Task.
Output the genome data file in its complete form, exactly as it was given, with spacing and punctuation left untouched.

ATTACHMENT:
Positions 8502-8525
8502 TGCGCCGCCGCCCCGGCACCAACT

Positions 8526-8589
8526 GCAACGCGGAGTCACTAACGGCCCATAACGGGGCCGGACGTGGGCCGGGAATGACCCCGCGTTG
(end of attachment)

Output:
Positions 8502-8525
8502 TGCGCCGCCGCCCCGGCACCAACT

Positions 8526-8589
8526 GCAACGCGGAGTCACTAACGGCCCATAACGGGGCCGGACGTGGGCCGGGAATGACCCCGCGTTG